On Friday evening I enjoyed a wonderful talk by Earl J. Hess, professor of history at Lincoln Memorial University. The talk titled “Chattanooga, Knoxville and the Struggle for East Tennessee in the Civil War” was fantastic. I learned the importance of Chattanooga, and how it ultimately became the gateway to the South and the staging area for Sherman’s march to the sea. Chattanooga was vital because of it’s proximity to the Tennessee River, as well as the railroad lines. Walter and the rest of the 36th Illinois Regiment in the Army of the Cumberland pushed Braxton Bragg out of the Chattanooga valley through a series of advances. In the fall they found themselves under siege in Chattanooga, with Confederate forces controlling the hills and major supply routes around the city.

It was because of a strengthened Union army and weakened Confederate forces that Union soldiers were able to break out of their siege and gain victories at Orchard Knob, Lookout Mountain and Missionary Ridge. This ended the siege and pushed Bragg and the Confederacy out Chattanooga.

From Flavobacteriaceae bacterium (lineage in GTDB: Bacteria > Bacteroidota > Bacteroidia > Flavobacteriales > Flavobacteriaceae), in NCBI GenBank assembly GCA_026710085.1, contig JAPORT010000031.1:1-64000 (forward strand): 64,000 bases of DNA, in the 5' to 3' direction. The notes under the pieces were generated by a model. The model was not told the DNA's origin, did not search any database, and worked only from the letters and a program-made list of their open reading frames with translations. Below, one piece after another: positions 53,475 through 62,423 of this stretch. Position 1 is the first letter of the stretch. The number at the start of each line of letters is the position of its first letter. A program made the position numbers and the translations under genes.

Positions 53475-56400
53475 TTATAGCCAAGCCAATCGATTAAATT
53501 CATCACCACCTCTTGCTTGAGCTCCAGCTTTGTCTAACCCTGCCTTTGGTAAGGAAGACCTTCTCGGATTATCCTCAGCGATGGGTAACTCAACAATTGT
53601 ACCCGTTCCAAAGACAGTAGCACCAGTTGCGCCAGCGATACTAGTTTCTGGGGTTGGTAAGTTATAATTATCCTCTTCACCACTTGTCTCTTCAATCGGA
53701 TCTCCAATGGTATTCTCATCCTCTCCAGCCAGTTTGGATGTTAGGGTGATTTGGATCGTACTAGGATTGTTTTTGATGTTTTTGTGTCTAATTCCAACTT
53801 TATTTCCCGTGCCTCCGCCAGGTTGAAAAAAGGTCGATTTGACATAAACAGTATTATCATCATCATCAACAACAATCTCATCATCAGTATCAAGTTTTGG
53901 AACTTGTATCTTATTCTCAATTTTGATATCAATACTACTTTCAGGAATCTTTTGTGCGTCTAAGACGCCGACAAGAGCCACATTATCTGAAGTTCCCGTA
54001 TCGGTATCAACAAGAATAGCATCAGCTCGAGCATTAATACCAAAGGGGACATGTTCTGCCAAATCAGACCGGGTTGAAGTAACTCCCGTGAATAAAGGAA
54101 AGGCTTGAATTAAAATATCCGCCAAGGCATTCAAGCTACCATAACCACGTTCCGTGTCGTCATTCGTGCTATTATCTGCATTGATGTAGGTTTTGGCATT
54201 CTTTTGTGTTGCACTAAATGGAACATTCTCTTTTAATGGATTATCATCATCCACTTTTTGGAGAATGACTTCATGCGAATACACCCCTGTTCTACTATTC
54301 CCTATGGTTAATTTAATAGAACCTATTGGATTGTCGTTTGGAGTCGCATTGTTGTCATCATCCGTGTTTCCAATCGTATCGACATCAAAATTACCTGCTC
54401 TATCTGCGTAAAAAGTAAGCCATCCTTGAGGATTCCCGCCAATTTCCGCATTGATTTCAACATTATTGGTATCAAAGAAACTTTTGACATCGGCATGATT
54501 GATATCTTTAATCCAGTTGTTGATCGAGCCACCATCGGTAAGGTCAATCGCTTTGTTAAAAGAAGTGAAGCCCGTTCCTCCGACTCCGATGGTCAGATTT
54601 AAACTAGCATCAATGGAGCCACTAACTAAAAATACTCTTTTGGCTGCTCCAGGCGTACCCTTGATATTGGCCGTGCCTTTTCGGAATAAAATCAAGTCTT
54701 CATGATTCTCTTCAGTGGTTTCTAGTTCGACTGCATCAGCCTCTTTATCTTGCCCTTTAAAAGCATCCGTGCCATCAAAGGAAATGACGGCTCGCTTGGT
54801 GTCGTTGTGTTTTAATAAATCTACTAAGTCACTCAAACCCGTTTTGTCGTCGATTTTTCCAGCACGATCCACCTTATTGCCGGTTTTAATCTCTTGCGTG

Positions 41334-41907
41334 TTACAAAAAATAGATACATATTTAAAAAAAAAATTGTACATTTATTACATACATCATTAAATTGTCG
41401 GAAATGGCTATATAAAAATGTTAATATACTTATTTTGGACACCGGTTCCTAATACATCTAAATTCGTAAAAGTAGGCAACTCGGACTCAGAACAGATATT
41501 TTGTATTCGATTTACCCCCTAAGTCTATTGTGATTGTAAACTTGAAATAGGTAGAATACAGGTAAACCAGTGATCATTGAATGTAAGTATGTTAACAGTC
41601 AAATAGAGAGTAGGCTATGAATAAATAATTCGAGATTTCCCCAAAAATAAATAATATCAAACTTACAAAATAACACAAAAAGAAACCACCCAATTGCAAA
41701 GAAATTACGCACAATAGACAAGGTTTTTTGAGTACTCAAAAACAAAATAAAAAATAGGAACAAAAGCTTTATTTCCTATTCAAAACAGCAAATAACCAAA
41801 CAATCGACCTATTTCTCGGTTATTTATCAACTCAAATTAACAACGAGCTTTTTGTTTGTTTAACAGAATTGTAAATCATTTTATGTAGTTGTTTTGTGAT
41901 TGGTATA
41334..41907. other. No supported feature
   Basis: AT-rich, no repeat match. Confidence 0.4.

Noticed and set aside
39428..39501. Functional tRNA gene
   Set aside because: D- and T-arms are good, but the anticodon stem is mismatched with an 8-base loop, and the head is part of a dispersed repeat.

Saturday morning I made my first stop at the Chattanooga National Cemetery. Although both Carvosso and Walter are on the tombstone in Somonauk, Walter is buried in Chattanooga. It was a brisk morning, overcast and breezy. At 9 am on a Saturday in Chattanooga, I was the only one on the cemetery grounds. It was quiet, and serene with both Missionary Ridge and Lookout Mountain looking on from afar at row after row of white headstones. After orienting myself I started walking up a slight incline. Finally amongst rows of neatly arranged stones I was able to find Walter V. Reeder buried alongside his fallen comrades in section D, stone 12597. His stone is weather worn, but still easily readable, and faces a magnificent view of Lookout Mountain. 

Section D of the Chattanooga National Cemetery where Walter V. Reeder lies after being wounded on November 25th 1863 and dying in a Chattanooga hospital on December 13th, 1863. Orders were issued for a national cemetery in Chattanooga on December 25, 1863 by Maj. General George H. Thomas after the Battles of Chattanooga.

Walter V. Reeder’s headstone, number 12597 in section D of the Chattanooga National Cemetery, surrounded by other fallen comrades from Kentucky, Illinois, Indiana and Missouri. Reeder’s headstone faces a magnificent view of Lookout Mountain.

It was a strange meeting of sorts. Here was a man I knew so much about, through his letters, records and stories. I was standing on his grave site, two days before he was mortally wounded 150 years ago.  After visiting his grave, I wanted to walk in Walter’s footsteps and visit the battle sites in Chattanooga.